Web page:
A week or so ago I tried logging onto the app of one of my banks to do a transaction, only to find the app won’t work anymore unless I download a new version. I tend to be a slacker about such upgrades so it’s normal for me to wait til I’m forced. Sheer laziness really, more than ideology or anything like that.
I went to the app store to download the latest version onto my smartphone … only to be confronted with more of a stopper: In order to download the current version of the app, I would need to upgrade my phone’s operating system. Now that is something I’m really lazy about. Compounded by the fact that it’s a process so fraught with uncertainty.
So I skipped over that and tried the app to my other bank account. Same deal — upgrade required; and could not download the upgrade unless I upgraded my phone’s operating system.
That particular day, I was able to transact all my business by visiting the websites of my banks. But if I want to deposit checks (a thing I need to do on occasion), I will need the apps so I can have the convenience of being able to deposit the checks electronically.
So yesterday I decided to live dangerously, bite the bullet and try upgrading the phone’s operating system. I clicked on the upgrade option and waited. Nothing seemed to happen. Admittedly, I didn’t give it that much time. But the truth is, my phone might be too old to accept the upgrade! The phone was used when I bought it several years ago (I buy my phones used when possible, for both environmental and financial reasons), so it just might not be up to the new OS.
For the moment, therefore, I am an upgrade renegade, though I did not plan it this way. I find myself getting excited to see how far I can go without upgrading my phone to the new OS.
This afternoon, another twist of fate put my “upgrade renegade” status to the test. Actually it was a twist of clumsiness: I dropped my phone and it landed flat on its face. Since I was not able to buy a replacement otter box or screen protector the last time I got a broken screen fixed (the repair place didn’t have any in stock, and I’m leery of shopping online for such items because it’s hard to tell if what I’m ordering will fit my phone), my phone has been “going naked” for over a year now. I’ve dropped it a time or two but never dropped it on its face til today. As of today, the screen is now filled with cracks.
Now I’ve done it, I thought. I really need a new screen. I called my go-to repair shop, they are closed til Monday. Looked up a couple other repair shops nearby — not answering their phones; or phones out of service.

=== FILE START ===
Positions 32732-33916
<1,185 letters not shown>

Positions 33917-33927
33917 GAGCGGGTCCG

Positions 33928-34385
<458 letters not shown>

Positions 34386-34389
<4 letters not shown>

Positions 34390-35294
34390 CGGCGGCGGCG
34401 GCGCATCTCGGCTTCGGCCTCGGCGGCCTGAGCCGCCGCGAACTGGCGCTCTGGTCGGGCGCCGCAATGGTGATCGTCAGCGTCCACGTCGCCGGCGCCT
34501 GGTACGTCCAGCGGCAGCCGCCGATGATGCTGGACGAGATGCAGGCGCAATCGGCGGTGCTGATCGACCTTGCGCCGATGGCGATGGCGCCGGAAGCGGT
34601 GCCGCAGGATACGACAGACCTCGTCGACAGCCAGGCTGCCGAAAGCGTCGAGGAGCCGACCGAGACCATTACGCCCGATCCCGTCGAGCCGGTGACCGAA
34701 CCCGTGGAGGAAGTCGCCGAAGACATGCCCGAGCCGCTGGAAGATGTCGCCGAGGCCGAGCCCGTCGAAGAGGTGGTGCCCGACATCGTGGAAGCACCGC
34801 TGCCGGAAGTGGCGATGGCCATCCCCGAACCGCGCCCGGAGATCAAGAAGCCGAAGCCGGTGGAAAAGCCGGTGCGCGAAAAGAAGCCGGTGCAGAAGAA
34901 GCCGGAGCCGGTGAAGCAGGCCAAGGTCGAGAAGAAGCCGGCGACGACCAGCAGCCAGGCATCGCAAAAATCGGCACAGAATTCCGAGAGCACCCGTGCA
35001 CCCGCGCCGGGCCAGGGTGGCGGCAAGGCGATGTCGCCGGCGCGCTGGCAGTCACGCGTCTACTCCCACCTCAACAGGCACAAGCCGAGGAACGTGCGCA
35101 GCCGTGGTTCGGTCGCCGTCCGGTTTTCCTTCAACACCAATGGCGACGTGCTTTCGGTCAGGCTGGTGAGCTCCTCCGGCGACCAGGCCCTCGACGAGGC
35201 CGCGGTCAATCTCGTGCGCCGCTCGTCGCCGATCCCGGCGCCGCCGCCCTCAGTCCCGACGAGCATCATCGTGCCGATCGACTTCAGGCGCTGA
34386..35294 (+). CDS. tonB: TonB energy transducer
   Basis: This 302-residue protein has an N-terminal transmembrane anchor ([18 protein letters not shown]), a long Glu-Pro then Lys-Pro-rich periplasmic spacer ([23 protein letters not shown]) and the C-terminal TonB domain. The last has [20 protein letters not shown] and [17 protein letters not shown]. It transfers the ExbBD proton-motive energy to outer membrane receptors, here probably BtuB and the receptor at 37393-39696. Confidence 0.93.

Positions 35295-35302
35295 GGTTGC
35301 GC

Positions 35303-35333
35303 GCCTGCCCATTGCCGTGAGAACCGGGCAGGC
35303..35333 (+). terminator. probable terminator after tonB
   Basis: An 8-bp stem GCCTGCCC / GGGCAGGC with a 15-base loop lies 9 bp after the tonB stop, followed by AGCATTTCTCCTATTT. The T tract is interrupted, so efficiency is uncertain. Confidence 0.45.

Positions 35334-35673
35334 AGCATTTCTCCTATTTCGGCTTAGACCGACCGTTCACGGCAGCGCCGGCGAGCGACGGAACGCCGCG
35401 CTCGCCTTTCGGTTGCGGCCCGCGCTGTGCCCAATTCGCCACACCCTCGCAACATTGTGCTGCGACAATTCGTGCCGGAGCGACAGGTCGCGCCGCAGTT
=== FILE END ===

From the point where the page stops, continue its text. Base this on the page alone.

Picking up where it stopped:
My screen is so cracked that if I didn’t do something immediately, shards of glass could potentially come loose, causing a hazard.
Caught between a screen and a hard place, I reached into my office-supply drawer for the clear packing tape. I had little hope it’d work; figured the tape would block the screen’s sensitivity. But nope! I am typing through a layer of tape right now!
And so, for the moment, I remain … an upgrade renegade! Although my immediate response was to connect with the repair shop, I wasn’t entirely disappointed to not be able to reach one right away, as it prodded me to try to improvise what I could in the moment.
By the way: My smartphone is my main work tool; I do most of my blog posts this way, and also pretty much all my social-media sharing, and virtual meetings and conferences, and non-in-person speaking gigs, and classes as well (both the classes I teach and the classes I take). And even with the latest accident, all of that functioning continues unimpeded.
Maybe I’ll be crying for mercy by Monday and call my favorite repair place as soon as they open. (The cracks do impede visibility a bit.) But who knows? It’ll be interesting to see. And regarding banking, a physical branch of my main bank is located just a short walk from my house, so not being able to deposit checks electronically is not that big a deal.
Update a few hours after I first made this post: Some people have offered the viewpoint that app updates and operating-system upgrades are needed because they address security holes and other bugs. I allow that this is probably true in some cases. But I have also heard a lot of tech experts talk about updates that are an unnecessary hassle. And I have tended to perceive updates and upgrades as an annoying attention-suck, and a form of forced obsolescence that’s more about corporate control than it is about the wellbeing of the user.